Sydney, May 30 (BUS): Asian stocks followed Wall Street higher on Monday while the dollar was constrained near five-week lows as investors bet on an eventual slowdown in US monetary tightening, albeit after sharp gains in June and July.
Helping to calm the mood, Reuters reported that Shanghai authorities will cancel several conditions for companies to resume work from Wednesday, easing the citywide shutdown that began two months ago.
The Memorial Day holiday in the US left only a limited impression on demand at the end of the month, and MSCI’s broadest index of Asia Pacific shares outside Japan rose 1.9% to a three-week high.
Japan’s Nikkei rose 2.2% and South Korea’s rose 1.2%. China’s blue chip stocks rose 0.7%.
Nasdaq futures added another 1.1%, after gaining 6.8% last week, while S&P 500 futures rose 0.6%, after rising 6.6% last week in their best week so far this year.
EUROSTOXX 50 futures are up 0.6%, FTSE futures are up 0.2%.
Investors have taken advantage of the Federal Reserve’s hints that, once it rises strongly over the next two months, it may slow its tightening.
“Hopes, naive or otherwise, of a pause in the Fed’s tightening cycle as early as September continue to reverberate,” said Ray Atrell, head of FX strategy at National Australia Bank. “Money markets have lowered their rates for additional Fed rate increases by the end of 2022 from 193 basis points to 180 basis points.”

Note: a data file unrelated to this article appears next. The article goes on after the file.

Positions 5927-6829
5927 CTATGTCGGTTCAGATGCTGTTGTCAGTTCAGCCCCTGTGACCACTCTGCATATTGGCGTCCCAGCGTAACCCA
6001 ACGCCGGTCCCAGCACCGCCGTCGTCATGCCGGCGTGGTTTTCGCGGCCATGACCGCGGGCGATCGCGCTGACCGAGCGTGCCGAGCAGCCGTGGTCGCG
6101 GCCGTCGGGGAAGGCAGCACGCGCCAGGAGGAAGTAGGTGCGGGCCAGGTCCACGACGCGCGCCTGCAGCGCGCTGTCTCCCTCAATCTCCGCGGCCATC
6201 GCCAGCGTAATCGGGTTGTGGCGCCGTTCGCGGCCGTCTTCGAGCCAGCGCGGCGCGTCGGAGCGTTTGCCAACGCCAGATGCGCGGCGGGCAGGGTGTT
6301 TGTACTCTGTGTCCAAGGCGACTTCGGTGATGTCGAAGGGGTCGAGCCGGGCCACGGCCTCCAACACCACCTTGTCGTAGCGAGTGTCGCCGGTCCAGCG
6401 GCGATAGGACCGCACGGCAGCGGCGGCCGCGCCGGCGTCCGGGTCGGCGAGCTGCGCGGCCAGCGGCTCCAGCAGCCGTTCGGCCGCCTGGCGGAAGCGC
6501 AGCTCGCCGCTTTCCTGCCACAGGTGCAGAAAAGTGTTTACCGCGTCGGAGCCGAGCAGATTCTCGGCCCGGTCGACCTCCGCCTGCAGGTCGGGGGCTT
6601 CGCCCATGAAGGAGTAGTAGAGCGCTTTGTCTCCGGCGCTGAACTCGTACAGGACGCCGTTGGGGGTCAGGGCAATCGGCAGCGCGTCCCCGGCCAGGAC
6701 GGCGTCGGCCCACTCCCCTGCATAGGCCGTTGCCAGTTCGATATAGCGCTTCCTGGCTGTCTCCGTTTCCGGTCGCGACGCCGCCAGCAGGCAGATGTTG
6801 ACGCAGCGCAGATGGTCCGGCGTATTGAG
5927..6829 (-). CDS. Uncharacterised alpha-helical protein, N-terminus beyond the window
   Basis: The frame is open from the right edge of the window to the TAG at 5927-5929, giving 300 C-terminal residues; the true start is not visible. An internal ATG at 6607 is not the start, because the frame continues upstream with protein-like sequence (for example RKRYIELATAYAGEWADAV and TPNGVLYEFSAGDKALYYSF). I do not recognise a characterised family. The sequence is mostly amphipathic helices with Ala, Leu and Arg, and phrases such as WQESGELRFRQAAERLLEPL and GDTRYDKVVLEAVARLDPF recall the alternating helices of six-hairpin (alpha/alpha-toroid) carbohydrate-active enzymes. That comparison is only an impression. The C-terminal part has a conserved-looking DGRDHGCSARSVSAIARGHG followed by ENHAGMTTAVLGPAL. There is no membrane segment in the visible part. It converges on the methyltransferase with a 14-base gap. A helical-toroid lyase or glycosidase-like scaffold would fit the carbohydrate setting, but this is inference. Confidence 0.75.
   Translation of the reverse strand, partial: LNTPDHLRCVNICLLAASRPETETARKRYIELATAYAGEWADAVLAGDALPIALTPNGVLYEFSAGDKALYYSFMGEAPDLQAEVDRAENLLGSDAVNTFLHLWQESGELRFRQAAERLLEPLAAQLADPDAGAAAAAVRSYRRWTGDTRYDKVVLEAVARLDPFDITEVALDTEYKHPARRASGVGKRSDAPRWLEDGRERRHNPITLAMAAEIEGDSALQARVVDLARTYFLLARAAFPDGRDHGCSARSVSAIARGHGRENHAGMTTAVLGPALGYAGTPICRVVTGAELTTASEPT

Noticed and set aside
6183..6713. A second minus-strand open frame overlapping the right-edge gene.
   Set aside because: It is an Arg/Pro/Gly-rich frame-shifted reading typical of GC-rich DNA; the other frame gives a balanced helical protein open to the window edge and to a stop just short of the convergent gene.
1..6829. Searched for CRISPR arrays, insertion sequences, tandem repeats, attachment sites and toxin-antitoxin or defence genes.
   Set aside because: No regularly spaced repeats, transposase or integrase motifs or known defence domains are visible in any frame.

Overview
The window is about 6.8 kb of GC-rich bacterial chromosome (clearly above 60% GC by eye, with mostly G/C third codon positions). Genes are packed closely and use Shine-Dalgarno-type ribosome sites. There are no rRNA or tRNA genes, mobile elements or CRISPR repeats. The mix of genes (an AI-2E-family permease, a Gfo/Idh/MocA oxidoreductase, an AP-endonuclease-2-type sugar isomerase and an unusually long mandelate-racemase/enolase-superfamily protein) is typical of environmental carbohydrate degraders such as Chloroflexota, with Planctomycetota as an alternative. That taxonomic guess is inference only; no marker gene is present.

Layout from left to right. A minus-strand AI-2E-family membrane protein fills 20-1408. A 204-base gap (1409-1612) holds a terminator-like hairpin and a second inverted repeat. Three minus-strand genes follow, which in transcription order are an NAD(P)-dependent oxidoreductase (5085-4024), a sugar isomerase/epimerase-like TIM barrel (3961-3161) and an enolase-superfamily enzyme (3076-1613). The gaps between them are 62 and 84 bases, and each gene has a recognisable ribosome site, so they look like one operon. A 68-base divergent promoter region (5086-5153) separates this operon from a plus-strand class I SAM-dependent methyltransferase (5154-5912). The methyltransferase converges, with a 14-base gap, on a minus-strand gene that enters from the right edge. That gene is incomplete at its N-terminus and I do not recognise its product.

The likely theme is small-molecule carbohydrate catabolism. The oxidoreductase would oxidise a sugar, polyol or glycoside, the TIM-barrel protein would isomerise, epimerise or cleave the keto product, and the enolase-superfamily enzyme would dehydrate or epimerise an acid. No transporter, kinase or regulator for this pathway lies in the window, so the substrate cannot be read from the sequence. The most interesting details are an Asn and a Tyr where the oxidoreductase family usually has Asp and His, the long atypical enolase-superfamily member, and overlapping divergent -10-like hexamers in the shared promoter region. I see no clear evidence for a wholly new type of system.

“Although this still points to a rate increase at every remaining 2022 Fed meeting, including increases of 50 basis points in both June and July and at least 25 basis points at each of the remaining three meetings.”
The chance of a less hawkish Fed was enough to see Treasuries rebound, with 10-year Treasury yields above a six-week low of 2.74%. This is down from a peak of 3.203% on May 9.
The stable market mood saw the safe-haven dollar and yen drop, while the euro was boosted by hawkish comments from European Central Bank officials who were raising interest rates early in July.
“US economic data appears to be slowing, ECB officials are discussing even faster initial interest rate hikes, and interest rate differentials are starting to move in favor of the euro,” noted Goldman Sachs analyst Zach Bandel.
“The sharp slowdown in the US economy – if not matched by similar weakness in Europe – could lead to a real recovery for the euro, although the opposite is also true if US data holds up better than expected,” Bundel added. “We see downside risks to growth in the US and have recommended short USD/JPY options to express that view.”
This underscores the importance of key US data released this week which includes the ISM manufacturing survey on Wednesday and the jobs report for May on Friday.
Payrolls are expected to rise by 320,000, although that will be lower than in April, with unemployment at 3.5%.
The euro settled at $1.0758 on Monday, after rising 1.6% last week to $1.0764.
The dollar index settled at 101.50, after losing 1.3% last week to hit a five-week low of 101.43.
The dollar was weaker against the yen at 126.98, but still has strong support around 126.37.
The dollar’s decline helped gold to break away from its recent lows and the metal was trading at $1,862 an ounce.
Oil prices were supported by expectations of increased demand with the start of the US driving season.
Brent crude rose 80 cents to $120.23, while US crude rose $1.07 to $116.14 a barrel.